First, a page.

2:2       The means of distinguishing false apostles is not given.  Although it would be convenient to differentiate on the basis of the ability to perform miracles, this may not have been possible, since the other side had powers, too.  While some false signs certainly were illusions, some were real (e.g., Acts 16:16-18, 19:13-16, 2 Th 2:1-12).

2:5       The nature of that first love is not given, although it was within their memories and could be found by comparing their present deeds to those of the past.  Removing the lampstand would seem to indicate the demise of the congregation as a whole, not the individuals.  The lampstand image is that of casting the light of God onto the world, as a kingdom of priests (1:6).  The image in this place is stronger than just that the church will lose its effectiveness.  The threatened ‘coming’ is different that the ‘coming’ of 1:7 and 22:7.  Here, the ‘coming’ was the result of a particular congregation failing to repent.  The other ‘coming’ was prophesied more certainly, and was not conditional on the behavior of Christians.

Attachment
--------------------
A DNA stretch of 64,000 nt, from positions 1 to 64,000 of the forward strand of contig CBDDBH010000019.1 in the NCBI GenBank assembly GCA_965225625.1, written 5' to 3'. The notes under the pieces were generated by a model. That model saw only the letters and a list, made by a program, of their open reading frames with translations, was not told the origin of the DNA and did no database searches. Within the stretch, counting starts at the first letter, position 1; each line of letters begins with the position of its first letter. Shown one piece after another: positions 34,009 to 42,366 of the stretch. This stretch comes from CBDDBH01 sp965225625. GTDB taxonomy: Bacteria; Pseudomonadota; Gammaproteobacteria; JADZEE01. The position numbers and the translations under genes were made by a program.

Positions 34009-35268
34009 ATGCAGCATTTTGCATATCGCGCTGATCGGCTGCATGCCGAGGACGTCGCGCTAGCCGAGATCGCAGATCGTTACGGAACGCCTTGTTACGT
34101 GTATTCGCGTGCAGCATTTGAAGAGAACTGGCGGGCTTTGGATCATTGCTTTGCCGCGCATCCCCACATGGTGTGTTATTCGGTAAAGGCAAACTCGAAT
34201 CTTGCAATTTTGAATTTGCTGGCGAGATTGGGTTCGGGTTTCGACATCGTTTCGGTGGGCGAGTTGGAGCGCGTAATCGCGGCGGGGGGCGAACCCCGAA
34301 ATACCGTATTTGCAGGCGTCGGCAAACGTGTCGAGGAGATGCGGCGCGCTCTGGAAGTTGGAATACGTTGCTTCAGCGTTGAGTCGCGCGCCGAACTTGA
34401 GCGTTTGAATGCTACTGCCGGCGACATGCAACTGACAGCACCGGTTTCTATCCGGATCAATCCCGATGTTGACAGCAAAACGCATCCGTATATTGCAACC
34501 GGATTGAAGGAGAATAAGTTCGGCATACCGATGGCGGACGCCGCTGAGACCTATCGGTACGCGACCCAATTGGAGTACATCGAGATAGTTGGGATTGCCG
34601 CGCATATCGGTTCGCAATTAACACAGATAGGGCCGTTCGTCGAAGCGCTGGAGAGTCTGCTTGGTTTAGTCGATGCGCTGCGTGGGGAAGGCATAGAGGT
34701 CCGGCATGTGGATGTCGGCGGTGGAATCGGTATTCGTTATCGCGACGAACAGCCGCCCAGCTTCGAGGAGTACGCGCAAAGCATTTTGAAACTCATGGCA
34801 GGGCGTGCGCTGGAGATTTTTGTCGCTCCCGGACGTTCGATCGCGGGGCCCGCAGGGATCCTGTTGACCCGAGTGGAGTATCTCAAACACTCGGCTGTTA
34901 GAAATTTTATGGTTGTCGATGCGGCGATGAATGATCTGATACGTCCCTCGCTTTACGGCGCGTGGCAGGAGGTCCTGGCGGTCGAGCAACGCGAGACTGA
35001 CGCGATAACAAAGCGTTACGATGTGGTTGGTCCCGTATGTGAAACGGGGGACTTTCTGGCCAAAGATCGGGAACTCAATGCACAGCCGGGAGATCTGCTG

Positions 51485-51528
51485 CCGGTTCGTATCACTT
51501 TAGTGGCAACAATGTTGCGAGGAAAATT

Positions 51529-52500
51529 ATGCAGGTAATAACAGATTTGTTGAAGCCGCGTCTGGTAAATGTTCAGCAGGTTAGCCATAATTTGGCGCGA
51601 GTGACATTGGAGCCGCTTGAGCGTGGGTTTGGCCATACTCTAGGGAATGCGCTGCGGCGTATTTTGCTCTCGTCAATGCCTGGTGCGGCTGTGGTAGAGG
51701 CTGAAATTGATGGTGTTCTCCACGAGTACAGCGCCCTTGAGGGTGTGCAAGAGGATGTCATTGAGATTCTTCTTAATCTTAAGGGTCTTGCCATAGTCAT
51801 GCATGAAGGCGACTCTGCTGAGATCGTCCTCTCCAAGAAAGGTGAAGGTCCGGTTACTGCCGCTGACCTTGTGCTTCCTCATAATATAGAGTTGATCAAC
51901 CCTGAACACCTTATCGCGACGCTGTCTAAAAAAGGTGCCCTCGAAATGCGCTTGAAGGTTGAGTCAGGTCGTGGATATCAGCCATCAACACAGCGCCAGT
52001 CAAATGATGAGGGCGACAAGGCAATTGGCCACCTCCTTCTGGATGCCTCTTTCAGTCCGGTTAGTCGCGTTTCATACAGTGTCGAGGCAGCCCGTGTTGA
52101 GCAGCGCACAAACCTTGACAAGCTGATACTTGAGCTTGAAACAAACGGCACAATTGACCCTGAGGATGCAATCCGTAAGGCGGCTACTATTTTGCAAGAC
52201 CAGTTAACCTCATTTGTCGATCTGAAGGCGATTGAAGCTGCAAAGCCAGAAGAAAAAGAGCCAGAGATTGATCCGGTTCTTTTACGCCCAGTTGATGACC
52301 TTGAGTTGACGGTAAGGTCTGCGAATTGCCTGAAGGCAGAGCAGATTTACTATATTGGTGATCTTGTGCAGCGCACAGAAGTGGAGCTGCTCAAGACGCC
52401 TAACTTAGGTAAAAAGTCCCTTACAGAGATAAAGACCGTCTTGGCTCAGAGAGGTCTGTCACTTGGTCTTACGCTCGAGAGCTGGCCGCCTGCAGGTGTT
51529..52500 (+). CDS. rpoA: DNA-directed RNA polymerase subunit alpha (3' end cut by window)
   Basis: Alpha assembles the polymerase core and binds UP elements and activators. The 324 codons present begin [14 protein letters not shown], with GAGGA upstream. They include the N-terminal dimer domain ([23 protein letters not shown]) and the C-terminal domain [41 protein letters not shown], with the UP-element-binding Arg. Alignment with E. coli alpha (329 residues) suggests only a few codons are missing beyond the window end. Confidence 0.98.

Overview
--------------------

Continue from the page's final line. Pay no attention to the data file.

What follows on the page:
2:6       The identity of the Nicolaitans is uncertain.  Several traditions and theories exist, but no facts.  Their deeds were rightly hated, so their problem was more than teaching a strange theory.

2:7       Each of the seven letters has the same line about hearing as the last or the second to last sentence.  Jesus used this line several times (e.g., Mt 11:15, 13:9, 13:43), although Jesus always used the plural.  The promise of the tree of life in paradise recalls the one to which access was removed (Gn 3:22-24), and looks forward to the same tree in the future (Rv 22:2 and 14).


2:8       The origin of the church in Smyrna is unknown.  It is 38 miles north of Ephesus, so perhaps the church began during Paul’s long stay in Ephesus (Acts 19:10-12).  The ‘first and last, dead and alive’ refers to 1:17-18.

2:9       Some have compared this ‘synagogue of Satan’ to Jesus’ description of Jews who opposed Him (Jn 8:44).  However, the behavior described here seems to be more extreme than Jewish opposition in other cities, or it could have applied to all seven churches.  Most unbelieving Jews were described sympathetically, as Paul described his relatives as having a zeal for God, just not according to knowledge (Rm 10:2).  Therefore, this group probably was much worse for a different reason.  The ‘poor but rich’ theme may be found in several places (2 Co 6:10, 1 Tm 6:5-6, Jm 1:9, 2:5).